It's the London marathon tomorrow, and with recent events in Boston still fresh in peoples minds, you can imagine the organisers and creators of the event will be dedicated to ensuring all goes according to plan. The course twists and winds its way through the capital city, and clear markers must be in place to advise the runners of where the course goes so that there is no risk to anyone losing their way, whether they are in a large group or out there by themselves.
When you work on your own, as I do, at times it's difficult, almost impossible, to judge your work objectively to ascertain if it's actually any good, to know if the course you are following is the right one. Sometimes you become so absorbed in a project that you convince yourself it's the right thing to be doing. Of course it can't fail.
I have a great circle of friends, and a number who are very honest with me and who I rely upon to give me truthful responses when I ask their opinion of projects I'm working on. Last year I gathered a number at a local cinema who helped me refine a feature film.
Understandably, as well as the passionate critics, there are many who are also just polite and congratulate you on your achievements. That's nice, and comforting, and a moral booster at times, and just as valuable as the constructive criticism.
It is true to say that I became completely absorbed by the film project and it became difficult to know what decisions to make anymore. To quote the old saying: I couldn't see the wood for the trees. I continued to tweak it here and there. I should have remembered the great director Woody Allen, who once said, you never finish a film you just abandon it.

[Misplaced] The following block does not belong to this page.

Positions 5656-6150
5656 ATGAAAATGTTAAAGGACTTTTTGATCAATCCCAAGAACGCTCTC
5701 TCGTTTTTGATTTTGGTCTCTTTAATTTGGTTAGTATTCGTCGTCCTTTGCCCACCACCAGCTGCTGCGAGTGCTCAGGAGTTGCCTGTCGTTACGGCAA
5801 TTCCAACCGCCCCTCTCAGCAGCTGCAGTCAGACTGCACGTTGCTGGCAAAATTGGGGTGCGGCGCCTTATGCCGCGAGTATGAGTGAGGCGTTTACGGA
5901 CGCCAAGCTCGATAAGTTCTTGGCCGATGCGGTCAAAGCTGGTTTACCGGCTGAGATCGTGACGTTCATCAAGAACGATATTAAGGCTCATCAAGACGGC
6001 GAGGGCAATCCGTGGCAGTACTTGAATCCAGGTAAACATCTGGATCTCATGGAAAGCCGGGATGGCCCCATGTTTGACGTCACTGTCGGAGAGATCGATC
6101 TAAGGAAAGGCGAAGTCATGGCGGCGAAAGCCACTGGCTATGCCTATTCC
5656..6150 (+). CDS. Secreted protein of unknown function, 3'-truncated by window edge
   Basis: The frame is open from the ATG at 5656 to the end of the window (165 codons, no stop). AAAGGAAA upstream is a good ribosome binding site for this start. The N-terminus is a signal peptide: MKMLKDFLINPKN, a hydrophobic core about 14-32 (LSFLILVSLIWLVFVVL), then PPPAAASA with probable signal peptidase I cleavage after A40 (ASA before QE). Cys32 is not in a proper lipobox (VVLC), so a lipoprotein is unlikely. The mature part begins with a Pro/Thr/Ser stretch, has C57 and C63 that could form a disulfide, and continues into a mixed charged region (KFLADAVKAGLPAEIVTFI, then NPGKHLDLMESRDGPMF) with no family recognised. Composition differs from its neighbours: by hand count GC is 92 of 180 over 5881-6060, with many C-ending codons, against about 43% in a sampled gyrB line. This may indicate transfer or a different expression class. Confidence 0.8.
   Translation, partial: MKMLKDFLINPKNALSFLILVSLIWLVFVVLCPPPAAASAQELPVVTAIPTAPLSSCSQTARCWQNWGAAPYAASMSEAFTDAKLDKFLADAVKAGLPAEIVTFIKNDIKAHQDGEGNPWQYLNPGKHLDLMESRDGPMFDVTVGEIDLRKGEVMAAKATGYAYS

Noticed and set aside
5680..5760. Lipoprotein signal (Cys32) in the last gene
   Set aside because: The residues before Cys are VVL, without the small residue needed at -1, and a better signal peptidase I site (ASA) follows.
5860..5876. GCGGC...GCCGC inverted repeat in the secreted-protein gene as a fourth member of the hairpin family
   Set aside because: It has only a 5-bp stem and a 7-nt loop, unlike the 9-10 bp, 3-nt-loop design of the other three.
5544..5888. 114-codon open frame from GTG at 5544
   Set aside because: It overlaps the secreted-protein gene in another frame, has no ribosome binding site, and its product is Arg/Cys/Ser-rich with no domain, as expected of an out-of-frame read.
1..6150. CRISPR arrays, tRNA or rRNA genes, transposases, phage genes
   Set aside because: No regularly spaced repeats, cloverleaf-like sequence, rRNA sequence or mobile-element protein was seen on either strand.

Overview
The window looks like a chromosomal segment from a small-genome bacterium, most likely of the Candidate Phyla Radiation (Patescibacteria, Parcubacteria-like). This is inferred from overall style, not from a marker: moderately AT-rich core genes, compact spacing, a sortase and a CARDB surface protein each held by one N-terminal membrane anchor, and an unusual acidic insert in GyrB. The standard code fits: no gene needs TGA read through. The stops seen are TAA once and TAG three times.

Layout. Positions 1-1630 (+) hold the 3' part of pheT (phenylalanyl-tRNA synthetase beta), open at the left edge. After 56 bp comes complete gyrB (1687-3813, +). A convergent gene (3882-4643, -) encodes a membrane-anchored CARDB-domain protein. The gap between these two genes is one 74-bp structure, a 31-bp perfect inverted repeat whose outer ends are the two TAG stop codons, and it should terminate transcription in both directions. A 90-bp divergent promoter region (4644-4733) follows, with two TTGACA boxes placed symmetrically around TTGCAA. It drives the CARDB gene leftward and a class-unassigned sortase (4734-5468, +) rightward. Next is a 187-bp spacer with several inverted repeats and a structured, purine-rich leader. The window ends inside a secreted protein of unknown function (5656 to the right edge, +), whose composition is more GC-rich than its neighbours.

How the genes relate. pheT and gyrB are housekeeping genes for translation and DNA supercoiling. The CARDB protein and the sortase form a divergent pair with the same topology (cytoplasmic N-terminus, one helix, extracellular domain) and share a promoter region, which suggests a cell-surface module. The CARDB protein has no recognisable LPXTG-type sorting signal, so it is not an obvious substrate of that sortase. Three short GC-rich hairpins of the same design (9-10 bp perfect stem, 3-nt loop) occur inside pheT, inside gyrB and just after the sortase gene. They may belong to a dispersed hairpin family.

It has now absorbed a large part of my life, and finances, for almost three years. The latter part of last year was all about entering the film into world-wide film festivals. 12 in all. One by one the rejections came back. This morning one of the festivals I had pinned my hopes on, Seattle, also rejected the film. There remains only one to return now, my home town of Edinburgh.
It would be easy to bury my head in the sand and ignore these results, but these decisions and opinions are important. Having your work judged by people that don't know you at all is not only the hardest critique but the most important.
So it would appear, despite all the hard work and dedication, that my work as a film maker does not make the mark.
The film has recently been turned into a talk, and together with my adventure buddy we begin a tour of 12 venues this coming Friday round Scotland, the first of which is in my home town Portobello. It's looking good and we've created a very entertaining performance. In terms of hard work and dedication I couldn't have done more. But in seven days I'll find out if there's a demand for it and if my peers judge it to be any good, or if it's time to change course.